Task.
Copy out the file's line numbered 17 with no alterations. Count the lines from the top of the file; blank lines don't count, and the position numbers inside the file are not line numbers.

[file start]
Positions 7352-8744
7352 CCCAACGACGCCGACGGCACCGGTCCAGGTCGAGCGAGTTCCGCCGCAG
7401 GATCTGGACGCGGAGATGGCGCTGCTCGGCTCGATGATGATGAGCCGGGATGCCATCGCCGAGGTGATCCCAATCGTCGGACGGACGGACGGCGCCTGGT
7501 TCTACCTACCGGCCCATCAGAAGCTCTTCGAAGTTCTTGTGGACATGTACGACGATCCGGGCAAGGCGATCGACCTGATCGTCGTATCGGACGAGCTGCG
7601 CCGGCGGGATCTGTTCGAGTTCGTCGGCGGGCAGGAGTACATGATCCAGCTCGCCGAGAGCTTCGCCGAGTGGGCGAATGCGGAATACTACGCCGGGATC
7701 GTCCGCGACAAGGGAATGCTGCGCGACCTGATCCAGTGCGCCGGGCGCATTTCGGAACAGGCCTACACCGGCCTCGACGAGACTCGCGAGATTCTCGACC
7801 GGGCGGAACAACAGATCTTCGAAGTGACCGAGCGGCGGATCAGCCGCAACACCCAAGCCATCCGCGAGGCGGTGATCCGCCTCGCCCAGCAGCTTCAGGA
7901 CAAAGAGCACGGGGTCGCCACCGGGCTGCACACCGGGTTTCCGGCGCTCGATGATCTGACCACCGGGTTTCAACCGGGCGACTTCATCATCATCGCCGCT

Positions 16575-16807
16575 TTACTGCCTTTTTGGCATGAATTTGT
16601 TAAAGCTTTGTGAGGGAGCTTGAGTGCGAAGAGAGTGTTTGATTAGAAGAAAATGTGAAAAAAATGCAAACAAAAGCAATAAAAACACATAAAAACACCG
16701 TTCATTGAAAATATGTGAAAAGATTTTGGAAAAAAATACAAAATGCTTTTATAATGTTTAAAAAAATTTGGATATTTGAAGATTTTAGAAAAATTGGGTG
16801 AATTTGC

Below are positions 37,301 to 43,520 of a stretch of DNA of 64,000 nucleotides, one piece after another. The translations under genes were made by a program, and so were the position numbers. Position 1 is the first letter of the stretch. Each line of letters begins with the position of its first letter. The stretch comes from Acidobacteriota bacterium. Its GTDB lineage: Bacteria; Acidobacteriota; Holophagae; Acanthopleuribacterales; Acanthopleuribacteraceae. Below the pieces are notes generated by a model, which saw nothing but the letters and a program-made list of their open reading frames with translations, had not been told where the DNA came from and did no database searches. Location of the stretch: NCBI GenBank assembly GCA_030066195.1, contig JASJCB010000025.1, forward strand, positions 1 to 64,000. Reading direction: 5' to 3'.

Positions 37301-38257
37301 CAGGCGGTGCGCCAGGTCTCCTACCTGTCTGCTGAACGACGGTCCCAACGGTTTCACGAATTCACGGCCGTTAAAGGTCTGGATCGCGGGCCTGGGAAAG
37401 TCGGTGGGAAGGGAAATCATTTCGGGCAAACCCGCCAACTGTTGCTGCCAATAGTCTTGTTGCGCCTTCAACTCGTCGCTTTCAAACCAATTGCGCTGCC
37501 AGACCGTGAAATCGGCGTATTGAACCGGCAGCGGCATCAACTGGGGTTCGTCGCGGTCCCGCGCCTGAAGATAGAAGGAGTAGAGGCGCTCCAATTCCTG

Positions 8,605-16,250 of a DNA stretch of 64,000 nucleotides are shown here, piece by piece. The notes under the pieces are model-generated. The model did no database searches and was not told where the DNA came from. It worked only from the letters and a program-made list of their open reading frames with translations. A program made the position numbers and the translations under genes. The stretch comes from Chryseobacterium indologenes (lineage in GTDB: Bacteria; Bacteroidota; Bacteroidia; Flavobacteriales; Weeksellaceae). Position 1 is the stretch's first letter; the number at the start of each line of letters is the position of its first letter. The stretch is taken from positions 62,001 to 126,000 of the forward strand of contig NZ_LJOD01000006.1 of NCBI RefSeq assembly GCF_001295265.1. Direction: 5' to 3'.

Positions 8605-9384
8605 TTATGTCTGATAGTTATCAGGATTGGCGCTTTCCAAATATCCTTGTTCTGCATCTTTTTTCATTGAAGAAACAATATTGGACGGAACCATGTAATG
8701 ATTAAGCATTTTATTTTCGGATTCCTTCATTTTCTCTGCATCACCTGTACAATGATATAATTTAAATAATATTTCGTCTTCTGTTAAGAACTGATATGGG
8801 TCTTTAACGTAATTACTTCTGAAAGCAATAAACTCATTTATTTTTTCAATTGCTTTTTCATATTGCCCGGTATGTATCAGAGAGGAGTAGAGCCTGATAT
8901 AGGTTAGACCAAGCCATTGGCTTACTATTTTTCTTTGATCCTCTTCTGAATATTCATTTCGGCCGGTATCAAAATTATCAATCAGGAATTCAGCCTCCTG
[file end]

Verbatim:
37401 TCGGTGGGAAGGGAAATCATTTCGGGCAAACCCGCCAACTGTTGCTGCCAATAGTCTTGTTGCGCCTTCAACTCGTCGCTTTCAAACCAATTGCGCTGCC